111 Chapman Street

111 Chapman Street
North Melbourne VIC 3051
photographer: Felicity Jack 2020

Also known as Brassey House Source: name on building
Previous Address
Style Victorian : 1840-1890

Timelapse Building Images


Heritage Council of Victoria, Victorian Heritage Database.



Brassey, 111 Chapman Street. This impressive house was the home of Elizabeth Fry, Greengrocer.

North Melbourne Library

Land Details

Building Details

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Subsequent Building Alterations

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Architectural Features

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Heritage Significance and Listings

Heritage Listings and Explanatory Notes

What is significant?

Brassey House at 111 Chapman Street was erected in 1888 for Elizabeth Fry.

A greengrocer of Curzon Street, she owned and occupied this large house from its construction in 1888 until 1895 when the owner is listed as Henry Fry, presumably her son who was a produce merchant of Victoria Street West Melbourne.

Although the house was enlarged between 1890 and 1895, the rateable value was halved due to the general slump in property values.

The five bay brick structure is constructed in the Victorian Academic Classical style.

It has a centrally located entrance and a two tier stuccoed arcade on the street frontage.

The arcade has a superimposed trabeated system of tall Doric pilasters on the ground floor and short pedestaled Corinthian pilasters on the first floor.

It is surmounted by a parapet with balustrade and inscribed nameplate.

The floor plan is L-shaped with three main rooms on the ground floor and three on the first floor.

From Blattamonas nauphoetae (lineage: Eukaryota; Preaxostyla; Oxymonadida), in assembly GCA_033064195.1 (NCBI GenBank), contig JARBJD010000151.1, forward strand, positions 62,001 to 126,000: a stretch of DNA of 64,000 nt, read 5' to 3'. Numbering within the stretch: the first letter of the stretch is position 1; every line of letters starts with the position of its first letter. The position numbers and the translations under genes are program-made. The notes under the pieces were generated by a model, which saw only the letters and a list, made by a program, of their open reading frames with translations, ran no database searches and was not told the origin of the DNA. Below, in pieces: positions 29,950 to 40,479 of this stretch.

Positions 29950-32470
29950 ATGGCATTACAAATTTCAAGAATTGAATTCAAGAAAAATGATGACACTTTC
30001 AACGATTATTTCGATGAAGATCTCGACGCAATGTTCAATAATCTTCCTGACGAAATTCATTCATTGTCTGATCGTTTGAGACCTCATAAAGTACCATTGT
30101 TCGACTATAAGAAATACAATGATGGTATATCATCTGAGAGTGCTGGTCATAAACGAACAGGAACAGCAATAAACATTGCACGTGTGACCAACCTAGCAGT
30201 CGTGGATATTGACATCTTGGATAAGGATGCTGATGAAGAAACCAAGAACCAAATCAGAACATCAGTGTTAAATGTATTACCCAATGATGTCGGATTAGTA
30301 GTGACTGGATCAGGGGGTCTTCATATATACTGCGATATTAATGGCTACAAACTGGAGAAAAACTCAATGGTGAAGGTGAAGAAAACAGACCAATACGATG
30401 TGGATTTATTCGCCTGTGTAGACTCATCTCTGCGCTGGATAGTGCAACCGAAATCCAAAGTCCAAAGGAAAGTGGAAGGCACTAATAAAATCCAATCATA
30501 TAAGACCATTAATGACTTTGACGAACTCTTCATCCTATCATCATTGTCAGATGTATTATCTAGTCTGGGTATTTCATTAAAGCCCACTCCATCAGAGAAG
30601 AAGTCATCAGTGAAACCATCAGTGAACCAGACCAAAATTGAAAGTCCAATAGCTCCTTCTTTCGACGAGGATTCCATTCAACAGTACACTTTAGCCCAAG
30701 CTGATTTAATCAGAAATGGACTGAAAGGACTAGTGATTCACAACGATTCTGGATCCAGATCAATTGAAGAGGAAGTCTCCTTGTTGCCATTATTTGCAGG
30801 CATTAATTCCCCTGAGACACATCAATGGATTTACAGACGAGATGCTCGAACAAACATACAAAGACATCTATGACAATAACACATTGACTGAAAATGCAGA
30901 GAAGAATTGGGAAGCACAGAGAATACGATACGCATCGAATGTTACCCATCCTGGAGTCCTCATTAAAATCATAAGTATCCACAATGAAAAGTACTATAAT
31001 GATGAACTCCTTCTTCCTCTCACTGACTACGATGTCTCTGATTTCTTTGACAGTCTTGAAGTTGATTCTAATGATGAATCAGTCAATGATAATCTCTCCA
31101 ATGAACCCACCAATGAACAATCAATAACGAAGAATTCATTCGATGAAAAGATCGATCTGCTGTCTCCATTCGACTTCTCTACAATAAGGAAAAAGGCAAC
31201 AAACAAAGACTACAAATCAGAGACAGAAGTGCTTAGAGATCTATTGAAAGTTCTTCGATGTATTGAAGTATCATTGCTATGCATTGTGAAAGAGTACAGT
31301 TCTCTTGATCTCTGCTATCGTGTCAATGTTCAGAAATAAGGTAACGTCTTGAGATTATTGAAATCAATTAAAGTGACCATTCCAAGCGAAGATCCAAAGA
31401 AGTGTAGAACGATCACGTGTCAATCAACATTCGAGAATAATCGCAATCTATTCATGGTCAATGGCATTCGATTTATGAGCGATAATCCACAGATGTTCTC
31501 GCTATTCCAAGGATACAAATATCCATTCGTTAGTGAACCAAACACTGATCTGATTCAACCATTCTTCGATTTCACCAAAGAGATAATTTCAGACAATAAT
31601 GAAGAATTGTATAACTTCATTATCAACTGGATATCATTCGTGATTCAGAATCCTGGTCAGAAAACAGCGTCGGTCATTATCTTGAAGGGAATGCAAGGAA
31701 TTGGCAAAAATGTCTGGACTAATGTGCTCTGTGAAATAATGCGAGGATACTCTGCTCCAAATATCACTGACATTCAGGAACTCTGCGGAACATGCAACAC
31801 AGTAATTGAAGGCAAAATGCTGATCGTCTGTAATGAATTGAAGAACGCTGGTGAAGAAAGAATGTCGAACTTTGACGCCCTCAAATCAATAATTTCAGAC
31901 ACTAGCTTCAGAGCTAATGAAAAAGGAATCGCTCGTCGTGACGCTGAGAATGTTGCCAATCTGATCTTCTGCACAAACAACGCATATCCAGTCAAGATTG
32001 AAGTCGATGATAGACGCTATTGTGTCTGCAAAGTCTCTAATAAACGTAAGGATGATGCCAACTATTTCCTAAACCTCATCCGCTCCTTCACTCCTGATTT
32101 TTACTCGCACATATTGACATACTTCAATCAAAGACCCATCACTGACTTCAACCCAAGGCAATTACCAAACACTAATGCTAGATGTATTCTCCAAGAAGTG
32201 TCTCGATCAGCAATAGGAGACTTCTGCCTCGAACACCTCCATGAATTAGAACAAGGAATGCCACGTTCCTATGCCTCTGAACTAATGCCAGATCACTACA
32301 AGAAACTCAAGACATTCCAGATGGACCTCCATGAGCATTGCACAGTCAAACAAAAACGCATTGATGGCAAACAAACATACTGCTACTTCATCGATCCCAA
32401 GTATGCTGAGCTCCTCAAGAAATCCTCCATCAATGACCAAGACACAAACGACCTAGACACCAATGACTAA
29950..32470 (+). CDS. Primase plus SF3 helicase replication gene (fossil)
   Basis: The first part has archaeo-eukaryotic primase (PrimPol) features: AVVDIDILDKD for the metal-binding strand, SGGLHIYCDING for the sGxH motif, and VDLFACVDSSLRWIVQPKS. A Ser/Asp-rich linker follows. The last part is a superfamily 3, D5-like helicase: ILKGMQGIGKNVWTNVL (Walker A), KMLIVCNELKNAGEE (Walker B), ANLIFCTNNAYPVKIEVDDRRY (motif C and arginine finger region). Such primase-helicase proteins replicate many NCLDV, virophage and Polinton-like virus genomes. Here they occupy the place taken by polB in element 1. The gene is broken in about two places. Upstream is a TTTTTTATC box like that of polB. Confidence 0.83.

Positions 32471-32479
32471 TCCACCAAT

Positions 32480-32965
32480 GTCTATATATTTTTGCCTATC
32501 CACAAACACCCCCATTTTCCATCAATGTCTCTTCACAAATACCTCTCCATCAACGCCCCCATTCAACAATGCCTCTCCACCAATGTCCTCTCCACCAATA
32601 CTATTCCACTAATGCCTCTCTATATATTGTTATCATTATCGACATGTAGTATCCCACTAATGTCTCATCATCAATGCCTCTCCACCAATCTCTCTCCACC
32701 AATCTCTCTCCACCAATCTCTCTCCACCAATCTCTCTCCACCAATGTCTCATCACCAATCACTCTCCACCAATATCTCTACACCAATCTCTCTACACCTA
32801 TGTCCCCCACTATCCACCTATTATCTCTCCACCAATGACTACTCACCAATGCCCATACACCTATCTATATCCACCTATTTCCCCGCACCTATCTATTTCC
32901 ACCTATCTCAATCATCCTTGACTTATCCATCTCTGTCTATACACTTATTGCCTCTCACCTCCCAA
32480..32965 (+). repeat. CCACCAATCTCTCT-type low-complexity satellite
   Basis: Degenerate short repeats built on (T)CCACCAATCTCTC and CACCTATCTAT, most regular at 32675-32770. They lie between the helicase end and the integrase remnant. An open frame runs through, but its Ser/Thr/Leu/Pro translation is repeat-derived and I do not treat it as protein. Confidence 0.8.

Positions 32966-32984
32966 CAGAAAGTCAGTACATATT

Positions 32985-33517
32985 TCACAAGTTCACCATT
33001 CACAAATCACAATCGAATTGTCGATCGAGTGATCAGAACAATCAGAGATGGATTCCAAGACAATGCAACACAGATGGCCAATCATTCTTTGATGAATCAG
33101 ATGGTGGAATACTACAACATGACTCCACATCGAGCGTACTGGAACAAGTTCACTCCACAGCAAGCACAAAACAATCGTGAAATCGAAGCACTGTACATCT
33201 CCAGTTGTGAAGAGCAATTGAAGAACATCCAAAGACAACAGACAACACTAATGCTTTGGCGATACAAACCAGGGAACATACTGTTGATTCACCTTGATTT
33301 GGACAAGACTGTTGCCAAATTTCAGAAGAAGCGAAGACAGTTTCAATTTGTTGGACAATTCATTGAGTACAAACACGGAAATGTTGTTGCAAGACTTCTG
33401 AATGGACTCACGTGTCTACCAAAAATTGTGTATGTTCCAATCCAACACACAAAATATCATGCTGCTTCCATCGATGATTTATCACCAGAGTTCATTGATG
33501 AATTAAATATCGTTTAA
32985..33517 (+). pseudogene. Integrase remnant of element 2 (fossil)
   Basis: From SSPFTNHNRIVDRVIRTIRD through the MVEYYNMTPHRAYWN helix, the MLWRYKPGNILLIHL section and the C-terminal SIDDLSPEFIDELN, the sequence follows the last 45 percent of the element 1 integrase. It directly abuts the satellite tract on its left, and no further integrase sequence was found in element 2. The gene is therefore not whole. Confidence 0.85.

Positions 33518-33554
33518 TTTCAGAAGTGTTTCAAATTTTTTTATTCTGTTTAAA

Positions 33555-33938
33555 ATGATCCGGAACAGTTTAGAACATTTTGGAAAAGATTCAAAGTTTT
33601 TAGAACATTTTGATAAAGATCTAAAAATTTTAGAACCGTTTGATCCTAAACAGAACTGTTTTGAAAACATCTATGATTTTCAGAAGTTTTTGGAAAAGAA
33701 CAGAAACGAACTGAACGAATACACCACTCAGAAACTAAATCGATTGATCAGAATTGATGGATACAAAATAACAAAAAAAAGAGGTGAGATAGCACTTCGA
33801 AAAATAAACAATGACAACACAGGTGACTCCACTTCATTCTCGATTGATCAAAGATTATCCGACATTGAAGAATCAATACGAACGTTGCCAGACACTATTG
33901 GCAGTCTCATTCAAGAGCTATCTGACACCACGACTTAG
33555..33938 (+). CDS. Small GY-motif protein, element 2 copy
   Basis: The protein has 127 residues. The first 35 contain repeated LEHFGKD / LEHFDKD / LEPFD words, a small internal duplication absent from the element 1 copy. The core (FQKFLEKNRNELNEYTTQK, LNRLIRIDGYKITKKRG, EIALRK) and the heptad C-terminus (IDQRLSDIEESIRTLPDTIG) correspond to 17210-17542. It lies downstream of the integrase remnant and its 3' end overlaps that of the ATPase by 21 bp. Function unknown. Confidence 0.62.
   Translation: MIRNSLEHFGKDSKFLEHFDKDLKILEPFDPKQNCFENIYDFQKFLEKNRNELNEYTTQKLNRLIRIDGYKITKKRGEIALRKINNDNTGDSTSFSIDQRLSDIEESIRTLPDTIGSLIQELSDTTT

A basement is situated under the kitchen, which is accessible from external stairs.


How is it significant?

Brassey House is of aesthetic, architectural, social and historical significance to the State of Victoria.


Why is it significant?

Brassey House is of architectural and aesthetic importance as an excellent intact example of the architecture designed in the boom period of the 1880s.

This is demonstrated in its decorative facade in the Victorian Academic Classical style. Of particular note is the arcading at both levels with a superimposed trabeated system of tall Doric pilasters on the ground floor and short pedestaled Corinthian pilasters on the first floor.

Also of note are the painted and stained glass windows around the front door and the ornate balustraded parapet with nameplate. The interior is of particular note for its ceiling roses and intact marble fireplaces.

Brassey House is of historical and social significance for its associations with the boom period in Melbourne in the 1880s when residences were an embodiment of the owners’ success in the world of free enterprise.

Brassey House is a rare example of a residence built for a female at a time when few women owned property in their own right.



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Social History

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Context and Streetscape




Other Information


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